According to the latest papers published on Nature, Samsung and Harvard University researchers seem to have found a better brain-like chip development method, which is to learn from the original structure of the human brain. In the paper, they proposed a set of plans, hoping to “copy and paste” the brain’s neuron circuit diagram on the 3D neuromorphic chip network. This method needs to rely on the nanoelectrode array to enter a large number of neurons in order to record the connection position of the neurons and the strength of these connections. These data can be “copied” and then “pasted” to a 3D network composed of solid-state storage. The components used can be off-the-shelf flash memory or cutting-edge products such as variable resistance memory.
Each memory unit has a conductance corresponding to the strength of the neuron connection in the circuit diagram. In Samsung’s view, this method can effectively return to the direction of “reverse engineering of the brain” originally envisioned by scientists. This solution can be regarded as a “shortcut” for the development of brain-like AI systems. Operations such as flexible learning of new concepts and automatic adaptation to changing conditions are expected to be realized. According to researchers, you might even see purely autonomous machine systems with true cognitive capabilities.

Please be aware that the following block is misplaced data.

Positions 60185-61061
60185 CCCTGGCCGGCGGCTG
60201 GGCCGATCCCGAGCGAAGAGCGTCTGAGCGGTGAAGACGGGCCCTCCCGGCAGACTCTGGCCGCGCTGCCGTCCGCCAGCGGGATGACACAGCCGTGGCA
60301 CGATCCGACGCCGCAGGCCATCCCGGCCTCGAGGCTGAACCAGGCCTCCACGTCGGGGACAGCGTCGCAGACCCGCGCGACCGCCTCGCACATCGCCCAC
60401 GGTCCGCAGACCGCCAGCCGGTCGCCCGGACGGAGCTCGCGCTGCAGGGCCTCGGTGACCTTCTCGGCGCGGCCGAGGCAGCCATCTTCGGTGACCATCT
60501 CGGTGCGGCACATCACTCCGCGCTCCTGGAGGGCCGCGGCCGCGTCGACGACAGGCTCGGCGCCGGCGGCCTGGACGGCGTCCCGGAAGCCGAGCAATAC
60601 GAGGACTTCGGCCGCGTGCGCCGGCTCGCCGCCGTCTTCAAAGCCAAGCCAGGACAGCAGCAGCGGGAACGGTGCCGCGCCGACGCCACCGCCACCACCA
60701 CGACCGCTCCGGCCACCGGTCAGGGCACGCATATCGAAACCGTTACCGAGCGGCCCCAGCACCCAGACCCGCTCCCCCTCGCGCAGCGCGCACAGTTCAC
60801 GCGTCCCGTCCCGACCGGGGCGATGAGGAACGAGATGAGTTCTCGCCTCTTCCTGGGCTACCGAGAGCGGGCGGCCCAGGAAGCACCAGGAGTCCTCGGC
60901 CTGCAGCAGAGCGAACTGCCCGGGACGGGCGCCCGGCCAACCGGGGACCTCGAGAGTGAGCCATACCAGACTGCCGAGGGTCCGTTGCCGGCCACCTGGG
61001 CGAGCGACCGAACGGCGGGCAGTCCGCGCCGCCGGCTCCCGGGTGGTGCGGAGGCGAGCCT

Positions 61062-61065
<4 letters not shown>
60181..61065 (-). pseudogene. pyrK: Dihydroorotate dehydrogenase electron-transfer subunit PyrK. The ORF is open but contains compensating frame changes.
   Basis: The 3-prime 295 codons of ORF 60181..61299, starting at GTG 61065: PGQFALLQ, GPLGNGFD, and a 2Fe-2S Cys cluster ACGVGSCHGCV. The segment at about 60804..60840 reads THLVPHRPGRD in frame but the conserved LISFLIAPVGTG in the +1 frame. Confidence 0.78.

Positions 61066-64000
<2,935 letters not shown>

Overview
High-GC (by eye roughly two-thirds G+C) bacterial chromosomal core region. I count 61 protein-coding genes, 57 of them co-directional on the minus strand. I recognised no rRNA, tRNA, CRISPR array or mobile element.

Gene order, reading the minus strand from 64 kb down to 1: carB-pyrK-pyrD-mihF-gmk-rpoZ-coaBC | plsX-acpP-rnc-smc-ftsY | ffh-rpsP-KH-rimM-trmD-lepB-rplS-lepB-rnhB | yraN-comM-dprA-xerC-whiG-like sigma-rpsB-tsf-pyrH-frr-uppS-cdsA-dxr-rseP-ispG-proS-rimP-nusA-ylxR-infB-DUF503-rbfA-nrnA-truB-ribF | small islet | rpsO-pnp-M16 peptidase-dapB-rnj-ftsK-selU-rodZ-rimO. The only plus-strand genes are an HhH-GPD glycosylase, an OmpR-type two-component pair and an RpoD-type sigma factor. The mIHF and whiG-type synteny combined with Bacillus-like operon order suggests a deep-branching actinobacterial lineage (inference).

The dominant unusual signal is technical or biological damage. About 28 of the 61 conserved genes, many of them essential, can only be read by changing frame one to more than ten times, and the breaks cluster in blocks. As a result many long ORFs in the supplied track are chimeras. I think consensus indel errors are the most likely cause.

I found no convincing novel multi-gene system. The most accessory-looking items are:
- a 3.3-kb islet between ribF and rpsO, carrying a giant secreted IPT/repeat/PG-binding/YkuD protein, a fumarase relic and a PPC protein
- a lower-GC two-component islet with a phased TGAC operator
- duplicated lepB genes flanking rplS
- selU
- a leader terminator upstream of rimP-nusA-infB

However, considering that the human brain has approximately 100 billion neurons, the number of synaptic connections is a thousand times greater on this basis. In this way, an ideal neuro-type chip requires about 100 trillion memory units. Such a level of complexity is an extremely difficult challenge for any company at the moment (this does not include the resources required for related code development. ). The ideas of Samsung and Harvard can be said to point out a direction for the future development of this type of technology, but the theory may take a long, long time to become a reality.